HIV certainly complicates sex, but if you take the right precautions, there’s no reason why HIV-positive women can’t enjoy a healthy sex life without passing on the virus.
The first things you need to consider are “issues of disclosure – how to protect your partner and assess their HIV status, plus what to do if things go wrong,” says Dr Francois Venter. These need to be tackled before you find yourself in the moment so you can approach them with careful thought. “Plan how to have the conversation, negotiate safe sex and encourage your partner to get tested, and have a handy plan B in place in case there’s a condom break, such as taking post-exposure prophylaxis (PEP), which prevents HIV transmission,” says Venter.
What you need to know
When it comes to swapping bodily fluids, the virus can only be transmitted though: blood, semen, pre-seminal fluid (pre-cum), rectal fluids, vaginal fluids, and breast milk. These fluids need to come into contact with mucous membranes, which are found inside the mouth, penis, vagina, and rectum in order for you to become infected.
And when it comes to sex, you’re most likely to contract HIV through anal sex. This is mainly because of because of trauma, mucosal breakdown, and bleeding that can occur in the rectum. It can also be passed through vaginal sex, and while the risk is relatively low, the virus can also be passed on through oral sex.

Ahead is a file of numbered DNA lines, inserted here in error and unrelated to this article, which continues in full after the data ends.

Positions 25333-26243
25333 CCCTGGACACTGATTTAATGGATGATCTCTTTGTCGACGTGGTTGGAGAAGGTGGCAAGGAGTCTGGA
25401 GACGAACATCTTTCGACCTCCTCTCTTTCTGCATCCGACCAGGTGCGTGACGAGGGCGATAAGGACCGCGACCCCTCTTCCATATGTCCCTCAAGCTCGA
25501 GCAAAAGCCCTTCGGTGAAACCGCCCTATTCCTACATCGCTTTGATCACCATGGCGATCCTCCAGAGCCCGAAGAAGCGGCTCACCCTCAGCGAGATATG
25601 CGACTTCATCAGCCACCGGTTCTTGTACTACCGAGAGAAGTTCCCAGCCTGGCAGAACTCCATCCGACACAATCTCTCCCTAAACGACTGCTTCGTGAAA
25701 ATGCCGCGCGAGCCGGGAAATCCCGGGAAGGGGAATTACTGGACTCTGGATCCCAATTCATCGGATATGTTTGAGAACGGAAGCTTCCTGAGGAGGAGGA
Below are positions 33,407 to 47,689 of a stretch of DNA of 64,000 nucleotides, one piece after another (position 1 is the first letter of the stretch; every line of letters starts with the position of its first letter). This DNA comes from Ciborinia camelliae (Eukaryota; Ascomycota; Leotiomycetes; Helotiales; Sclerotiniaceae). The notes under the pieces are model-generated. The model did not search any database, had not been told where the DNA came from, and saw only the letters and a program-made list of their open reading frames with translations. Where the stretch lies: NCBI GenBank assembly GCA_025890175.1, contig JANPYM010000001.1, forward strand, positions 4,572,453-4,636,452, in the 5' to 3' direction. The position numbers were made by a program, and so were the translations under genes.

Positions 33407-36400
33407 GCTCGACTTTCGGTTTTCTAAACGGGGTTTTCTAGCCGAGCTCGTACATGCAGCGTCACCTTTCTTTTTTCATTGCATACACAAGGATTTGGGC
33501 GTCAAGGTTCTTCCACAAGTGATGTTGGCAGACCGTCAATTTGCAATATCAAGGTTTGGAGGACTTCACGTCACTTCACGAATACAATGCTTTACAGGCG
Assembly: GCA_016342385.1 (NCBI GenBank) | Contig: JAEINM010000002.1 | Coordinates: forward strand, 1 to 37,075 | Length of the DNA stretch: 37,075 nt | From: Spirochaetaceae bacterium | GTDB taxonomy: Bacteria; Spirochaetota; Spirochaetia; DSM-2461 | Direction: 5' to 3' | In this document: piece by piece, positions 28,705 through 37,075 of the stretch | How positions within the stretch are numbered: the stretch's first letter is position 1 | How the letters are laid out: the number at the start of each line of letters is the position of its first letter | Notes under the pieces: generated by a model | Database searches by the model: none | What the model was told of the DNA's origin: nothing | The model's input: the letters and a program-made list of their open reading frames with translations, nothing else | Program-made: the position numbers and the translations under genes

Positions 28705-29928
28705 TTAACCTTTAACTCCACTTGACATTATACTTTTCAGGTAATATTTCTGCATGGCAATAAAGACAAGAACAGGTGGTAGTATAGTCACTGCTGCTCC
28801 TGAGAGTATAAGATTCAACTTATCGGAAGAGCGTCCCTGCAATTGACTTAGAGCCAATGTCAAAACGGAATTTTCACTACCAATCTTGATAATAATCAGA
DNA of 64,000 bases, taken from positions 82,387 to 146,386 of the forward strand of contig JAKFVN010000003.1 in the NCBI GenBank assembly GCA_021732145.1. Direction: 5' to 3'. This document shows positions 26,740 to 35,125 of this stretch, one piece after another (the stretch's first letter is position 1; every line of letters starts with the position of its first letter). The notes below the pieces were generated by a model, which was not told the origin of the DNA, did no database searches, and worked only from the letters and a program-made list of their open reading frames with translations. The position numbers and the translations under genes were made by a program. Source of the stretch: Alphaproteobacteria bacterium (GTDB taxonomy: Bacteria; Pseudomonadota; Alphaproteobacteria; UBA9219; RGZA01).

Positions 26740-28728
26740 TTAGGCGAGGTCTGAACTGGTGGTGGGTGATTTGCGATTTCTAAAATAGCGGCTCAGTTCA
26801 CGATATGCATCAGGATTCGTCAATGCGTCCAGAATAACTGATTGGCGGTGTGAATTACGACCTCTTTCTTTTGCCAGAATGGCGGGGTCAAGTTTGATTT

So, you want to get down? Here’s how to stay safe:
Have sex with only one partner who is also committed to having sex with only you.
There are a lot of myths around condoms not being safe enough to protect against HIV transmission, but if used correctly, and if they don’t burst or come off, they’re 100 percent safe. Unfortunately, they occasionally slip or tear, in which case a small risk is present and it’s advised to get PEP from your doctor or clinic.
Same goes for oral sex
Venter says: “You’ve got a bigger risk of getting struck by lightning than getting HIV from oral sex.” However, you can still catch other STIs from unprotected oral sex, so proceed with caution and make sure you use a condom (yes, even for oral!).
Avoid high-risk activities
Fisting and dry sex can cause trauma and increases the transmission rate.
Lastly, there is no evidence that HIV can be spread through the following: kissing and swapping saliva (unless both of you have bleeding gums or open wounds); sharing food utensils, towels or bedding; swimming in pools; using toilet seats; using telephones; or having mosquito or other insect bites. Casual contact in the home, workplace or public spaces poses no risk of HIV transmission.